Delayed repairs to your broadband? You'll now get automatic compensation

Delayed repairs to your broadband? You'll now get automatic compensation

Delayed repairs to your broadband? You'll now get automatic compensation

Communications regulator, Ofcom, today announced that broadband and landline customers will get money back from providers when they experience poor service or performance without having to claim the money back.

Now only one in seven customers experiencing these problems will be paid any compensation and it is typically paid at a lower rate. Now, it several major ISPs, including BT, Sky, Virgin Media and TalkTalk, have agreed to be part of this new scheme. Ofcom revealed that now only one in seven cases reported of broadband problems are compensated, usually in small amounts. If an engineer doesn't turn up for an appointment, or cancels less than 24 hours before they were due to show, that's £25 headed your way.

"The new code extends our customers' ability to hold us to account and get adequate compensation in the unlikely event that our services do not live up to the high standards we always strive to deliver". If a phone or broadband connection goes down, and isn't "fully" fixed within two working days, for each subsequent day that the connection isn't functional, the customer will get £8.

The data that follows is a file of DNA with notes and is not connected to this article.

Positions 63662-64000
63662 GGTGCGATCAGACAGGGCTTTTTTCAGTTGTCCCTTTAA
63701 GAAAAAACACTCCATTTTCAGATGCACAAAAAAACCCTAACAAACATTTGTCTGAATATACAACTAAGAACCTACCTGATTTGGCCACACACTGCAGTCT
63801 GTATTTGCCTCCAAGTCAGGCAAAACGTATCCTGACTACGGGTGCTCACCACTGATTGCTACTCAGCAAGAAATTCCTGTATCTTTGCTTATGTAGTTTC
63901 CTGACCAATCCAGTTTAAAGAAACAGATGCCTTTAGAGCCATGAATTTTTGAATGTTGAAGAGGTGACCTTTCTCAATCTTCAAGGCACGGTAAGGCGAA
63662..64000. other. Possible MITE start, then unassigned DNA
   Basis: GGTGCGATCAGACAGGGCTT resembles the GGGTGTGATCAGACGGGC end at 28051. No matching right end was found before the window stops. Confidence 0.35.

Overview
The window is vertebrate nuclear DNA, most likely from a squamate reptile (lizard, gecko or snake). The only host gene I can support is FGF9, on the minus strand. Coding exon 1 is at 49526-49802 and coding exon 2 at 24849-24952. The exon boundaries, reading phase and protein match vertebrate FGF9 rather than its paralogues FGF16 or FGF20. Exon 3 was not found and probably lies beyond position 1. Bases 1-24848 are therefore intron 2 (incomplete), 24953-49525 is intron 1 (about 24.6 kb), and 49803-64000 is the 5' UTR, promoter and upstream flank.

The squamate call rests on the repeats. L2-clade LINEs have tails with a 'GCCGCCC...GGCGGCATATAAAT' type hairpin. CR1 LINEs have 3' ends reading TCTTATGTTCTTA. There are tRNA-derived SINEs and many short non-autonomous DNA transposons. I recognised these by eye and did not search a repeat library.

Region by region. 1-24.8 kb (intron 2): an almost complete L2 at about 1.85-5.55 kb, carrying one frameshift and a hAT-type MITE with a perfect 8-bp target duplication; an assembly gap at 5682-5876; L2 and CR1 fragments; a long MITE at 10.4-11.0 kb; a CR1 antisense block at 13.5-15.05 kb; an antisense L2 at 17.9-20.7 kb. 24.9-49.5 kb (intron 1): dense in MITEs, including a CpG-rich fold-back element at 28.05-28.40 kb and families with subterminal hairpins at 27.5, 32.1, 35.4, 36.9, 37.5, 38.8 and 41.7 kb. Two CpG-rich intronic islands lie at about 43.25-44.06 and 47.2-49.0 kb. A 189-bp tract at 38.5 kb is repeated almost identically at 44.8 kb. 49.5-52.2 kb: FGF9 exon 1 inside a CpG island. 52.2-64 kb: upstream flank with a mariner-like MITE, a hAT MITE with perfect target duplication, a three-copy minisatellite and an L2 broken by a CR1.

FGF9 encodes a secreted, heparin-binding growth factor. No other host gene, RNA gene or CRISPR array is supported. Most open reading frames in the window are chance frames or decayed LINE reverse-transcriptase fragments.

Problem: a delay to the start of a new service.

Waiting too long for your landline or broadband to be fixed is frustrating enough, without having to fight for compensation. But by 2019, United Kingdom customers can expect timely fixes for the broadband ... or automatic money back in their accounts.

The proposed compensation plan will also bring benefits to small and medium-sized enterprises (SMEs) because many still choose to operate using residential landline and broadband services.

Rob Hilborn, head of strategy at broadband comparison site Broadband Genie, said: "Delayed repairs, missed appointments and slow setups can really put people out, possibly making them lose faith in their provider". If one of the included ISPs says that your broadband or landline will be connected on a specific day and misses that date, then you'll get £5 for each day you aren't connected, including the missed starting date. Though Plusnet and EE have also indicated they will join the scheme in the future. MD of Home Services, added: "For all consumers to get what they're entitled to, it's vital that all providers play fair and sign up to this scheme". Gillian Guy, chief executive of the organisation, said Citizens Advice will be "looking closely" at Ofcom's full review of the scheme after 12 months to ensure it works for consumers.

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